Congratulations to member Jed Alexander! Jed’s new book, Red, was acquired by Amy Novesky at Cameron + Company and will be published in the spring of 2018. Red is a twist on Little Red Riding Hood and is the first in a series of wordless retellings of classic fairy tales for young children. The deal was made by Jed’s agent, Abigail Samoun at Red Fox Literary. I first learned of Jed’s new success when I read the announcement in the 11/17/16 Publisher’s Weekly Children’s Bookshelf. Way to go, Jed!
I asked Jed to share his inspiration for the new book and a bit about his journey to publication for this manuscript/series:
I’ve always been interested in the universality of wordless narrative—the idea that anybody can pick up the book and connect with it. This was the inspiration for my first book, funded through Kickstarter, (Mostly) Wordless.
Red, though, started as a mailer. A short, condensed, wordless version of Little Red Riding
Hood in a two-color trifold mailer. In the story, Little Red Riding Hood is confronted by a very menacing looking wolf. Later we find that the wolf is stalling Little Red, while grandma and the other animals in the forest are preparing a birthday party for her. My agent, Abigail Samoun, liked the mailer so much she suggested I turn it into a book.
So, unconventionally, I decided to draw the whole book instead of a dummy. I’d submitted book dummy after book dummy, and it was time. It was the same with (Mostly) Wordless, which was eventually picked up by the publisher, Alternative Comics. I’m in this to make books, not book proposals, and so that’s what I did. And I very much recommend it.
We’re told over and over, “That’s not how it works, don’t send the publisher a completed project, they won’t be interested.” But my background in small press comics informed me otherwise. When I was doing small press comics, people made books. You submitted a completed project, or you published it yourself, and in small press comics, self-publishing had no stigma attached to it. Whether is was photocopied or conventionally printed, if it looked good, people bought it. You might not have had many readers, but you had readers. And this is often still how it’s done. This is how Raina Telgemeier started. Before Smile she was doing photocopied ‘zines. That’s how she got the attention of Scholastic and was commissioned to do the Babysitter’s Club series.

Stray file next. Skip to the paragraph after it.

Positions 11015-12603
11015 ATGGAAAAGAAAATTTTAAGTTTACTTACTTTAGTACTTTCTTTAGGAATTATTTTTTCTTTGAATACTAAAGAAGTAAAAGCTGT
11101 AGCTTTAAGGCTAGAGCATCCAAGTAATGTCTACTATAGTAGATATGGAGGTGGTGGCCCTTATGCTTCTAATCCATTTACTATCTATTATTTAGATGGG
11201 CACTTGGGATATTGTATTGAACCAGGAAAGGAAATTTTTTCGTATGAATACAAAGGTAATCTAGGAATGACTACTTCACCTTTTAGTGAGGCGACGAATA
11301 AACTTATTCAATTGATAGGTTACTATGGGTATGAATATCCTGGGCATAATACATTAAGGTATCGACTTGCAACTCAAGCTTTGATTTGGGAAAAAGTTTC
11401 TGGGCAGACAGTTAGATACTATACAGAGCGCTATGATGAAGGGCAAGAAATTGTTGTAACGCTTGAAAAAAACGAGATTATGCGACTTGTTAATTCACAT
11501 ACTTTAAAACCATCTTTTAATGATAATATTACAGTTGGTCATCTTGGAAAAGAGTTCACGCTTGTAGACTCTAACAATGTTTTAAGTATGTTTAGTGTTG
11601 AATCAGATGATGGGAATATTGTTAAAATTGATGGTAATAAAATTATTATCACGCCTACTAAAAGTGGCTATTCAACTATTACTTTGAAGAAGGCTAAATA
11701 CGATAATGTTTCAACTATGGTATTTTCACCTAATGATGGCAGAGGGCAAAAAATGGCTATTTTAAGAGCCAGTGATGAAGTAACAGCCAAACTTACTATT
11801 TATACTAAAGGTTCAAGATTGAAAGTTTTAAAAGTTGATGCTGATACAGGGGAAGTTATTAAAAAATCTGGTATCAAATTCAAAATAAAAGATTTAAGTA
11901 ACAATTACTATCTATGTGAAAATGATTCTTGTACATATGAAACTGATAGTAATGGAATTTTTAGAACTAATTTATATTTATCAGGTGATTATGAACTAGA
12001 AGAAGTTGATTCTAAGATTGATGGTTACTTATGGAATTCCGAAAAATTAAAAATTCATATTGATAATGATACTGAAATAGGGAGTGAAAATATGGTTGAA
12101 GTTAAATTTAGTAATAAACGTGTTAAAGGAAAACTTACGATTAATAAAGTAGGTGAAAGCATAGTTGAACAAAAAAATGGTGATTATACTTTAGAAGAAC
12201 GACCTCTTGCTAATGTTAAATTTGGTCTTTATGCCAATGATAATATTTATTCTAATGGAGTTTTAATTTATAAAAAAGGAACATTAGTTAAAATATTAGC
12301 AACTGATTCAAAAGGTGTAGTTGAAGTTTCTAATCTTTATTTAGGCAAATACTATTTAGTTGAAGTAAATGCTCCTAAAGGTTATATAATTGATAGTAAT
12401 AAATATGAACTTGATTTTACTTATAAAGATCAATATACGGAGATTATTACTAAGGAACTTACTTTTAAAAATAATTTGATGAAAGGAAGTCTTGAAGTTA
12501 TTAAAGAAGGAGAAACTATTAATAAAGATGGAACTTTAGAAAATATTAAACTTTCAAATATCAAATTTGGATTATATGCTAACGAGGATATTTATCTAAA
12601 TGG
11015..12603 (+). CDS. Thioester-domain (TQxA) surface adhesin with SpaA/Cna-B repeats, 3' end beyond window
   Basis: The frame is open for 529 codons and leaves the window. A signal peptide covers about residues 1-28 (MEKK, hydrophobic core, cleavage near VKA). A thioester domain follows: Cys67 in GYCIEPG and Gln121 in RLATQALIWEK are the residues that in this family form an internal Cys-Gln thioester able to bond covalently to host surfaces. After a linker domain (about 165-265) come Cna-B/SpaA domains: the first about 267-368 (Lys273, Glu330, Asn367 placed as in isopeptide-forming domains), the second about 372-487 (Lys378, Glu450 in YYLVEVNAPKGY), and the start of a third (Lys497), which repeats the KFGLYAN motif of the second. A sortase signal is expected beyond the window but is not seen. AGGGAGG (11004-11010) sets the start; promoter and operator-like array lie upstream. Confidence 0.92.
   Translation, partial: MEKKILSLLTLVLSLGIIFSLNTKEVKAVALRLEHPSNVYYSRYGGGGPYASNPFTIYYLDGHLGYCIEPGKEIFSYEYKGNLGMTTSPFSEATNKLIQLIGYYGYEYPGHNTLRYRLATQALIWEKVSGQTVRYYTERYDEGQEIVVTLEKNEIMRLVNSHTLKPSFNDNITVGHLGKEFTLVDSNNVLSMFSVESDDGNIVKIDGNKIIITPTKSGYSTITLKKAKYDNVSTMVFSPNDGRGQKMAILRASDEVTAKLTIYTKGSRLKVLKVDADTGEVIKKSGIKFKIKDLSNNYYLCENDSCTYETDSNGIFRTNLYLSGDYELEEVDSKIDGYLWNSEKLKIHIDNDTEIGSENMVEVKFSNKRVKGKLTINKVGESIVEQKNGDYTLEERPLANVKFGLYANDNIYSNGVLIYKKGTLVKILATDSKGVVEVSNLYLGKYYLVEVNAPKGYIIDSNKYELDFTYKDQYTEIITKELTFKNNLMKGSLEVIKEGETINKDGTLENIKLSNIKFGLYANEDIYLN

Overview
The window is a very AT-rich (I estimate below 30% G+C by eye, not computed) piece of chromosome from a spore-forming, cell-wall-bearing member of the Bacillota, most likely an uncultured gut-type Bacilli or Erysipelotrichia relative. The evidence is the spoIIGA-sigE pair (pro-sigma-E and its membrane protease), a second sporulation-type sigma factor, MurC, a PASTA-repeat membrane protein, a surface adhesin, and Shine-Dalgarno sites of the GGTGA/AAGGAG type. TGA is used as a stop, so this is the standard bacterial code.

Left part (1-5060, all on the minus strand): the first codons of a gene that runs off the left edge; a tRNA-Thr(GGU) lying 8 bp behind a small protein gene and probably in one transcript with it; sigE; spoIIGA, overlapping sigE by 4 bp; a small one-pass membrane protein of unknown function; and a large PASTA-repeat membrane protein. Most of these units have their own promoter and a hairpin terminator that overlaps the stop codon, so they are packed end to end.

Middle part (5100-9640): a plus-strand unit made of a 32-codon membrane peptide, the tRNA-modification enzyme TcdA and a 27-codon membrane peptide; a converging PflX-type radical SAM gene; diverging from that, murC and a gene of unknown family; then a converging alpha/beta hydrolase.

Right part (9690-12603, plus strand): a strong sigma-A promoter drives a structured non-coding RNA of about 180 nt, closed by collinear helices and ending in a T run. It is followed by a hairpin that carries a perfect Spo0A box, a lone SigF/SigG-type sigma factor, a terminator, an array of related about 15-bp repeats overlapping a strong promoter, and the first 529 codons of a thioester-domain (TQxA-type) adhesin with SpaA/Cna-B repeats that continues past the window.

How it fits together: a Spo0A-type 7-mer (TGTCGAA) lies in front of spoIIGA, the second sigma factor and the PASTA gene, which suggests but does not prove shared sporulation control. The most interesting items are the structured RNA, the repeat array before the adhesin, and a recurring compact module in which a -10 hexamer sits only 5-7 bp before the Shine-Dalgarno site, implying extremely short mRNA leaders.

I’m not saying I’ve given up on the conventional submission process. I’m just saying there’s only so long I’m willing to wait. And if you want to make a book, nothing’s stopping you.
So I finished the book, which I called “Red,” along with covers for two other prospective books in the series, “Yellow” and “Blue,” all based on fairy tales and designed for a two-color format. Abi took it to New York. Nobody was interested. Wordless books weren’t selling. Or that was one of the reasons they sited. I try not to think too hard about why a book is rejected. All I can do is do the best work I can. The fact is nobody knows what sells or why it sells. Not editors or publishers. If they had that magic formula, every book they published would be a bestseller and there would be no midlist books or failures.
My agent and I had already established a relationship with Cameron + Company, and Amy Novesky had shown interest in expanding one of the short pieces in (Mostly) Wordless into a full-length picture book. I’d put together a dummy, but ultimately they passed. Still, Amy really liked my work, and asked, “Do you have anything else, particularly with animals?” And I said, “Of course I do.” I sent her Red. She got back the same day. She said she loved it, and asked if I had any ideas for a “Green.”
Eventually, Amy and the rest of the fine folks at Cameron + Company asked me to expand my little 24-page square book to a more conventional 32-page 7×10 format. This required me to redraw most of the book, but I’m glad for the opportunity to improve it. It’s going to look great!
What I particularly like about the concept of Red is that even the title is universal. The whole series is designed for very young children. I’d love to have them say, “I want the red one,” or “I want the yellow one,” and that could be “red” or “yellow” in any language. The story is all told in pantomime. This too comes from my background in comics, in which so much of the story has to be communicated with attitude and body language. Other influences are turn of the century books by Wilhelm Busch, and Rodolfe Topffer, which also rely very much on pantomime.
I think more than ever, right now we have to ask ourselves as artists—what is the value of what we’re doing? What am I adding here? And that’s why I think wordless books are so important, because any kid can connect with any other kid through a book like this, or see themselves in it. And in a culture where we have so many other barriers beyond just language, we need as much common ground as we can get.
After working for over ten years in the editorial field for such publications as LA Weekly, The Sacramento News and Review and The Santa Cruz Metro, Jed returned to his first love, children’s literature. With this new focus, Jed debuted his portfolio at The 2009 Society of Children’s Book Writers and Illustrators North/Central California conference where he won Best in Show. He has since contributed to Nickelodeon Magazine, Spongebob Comics, and Cricket Magazine as both an author and illustrator. Find out more about Jed at jedalexander.com.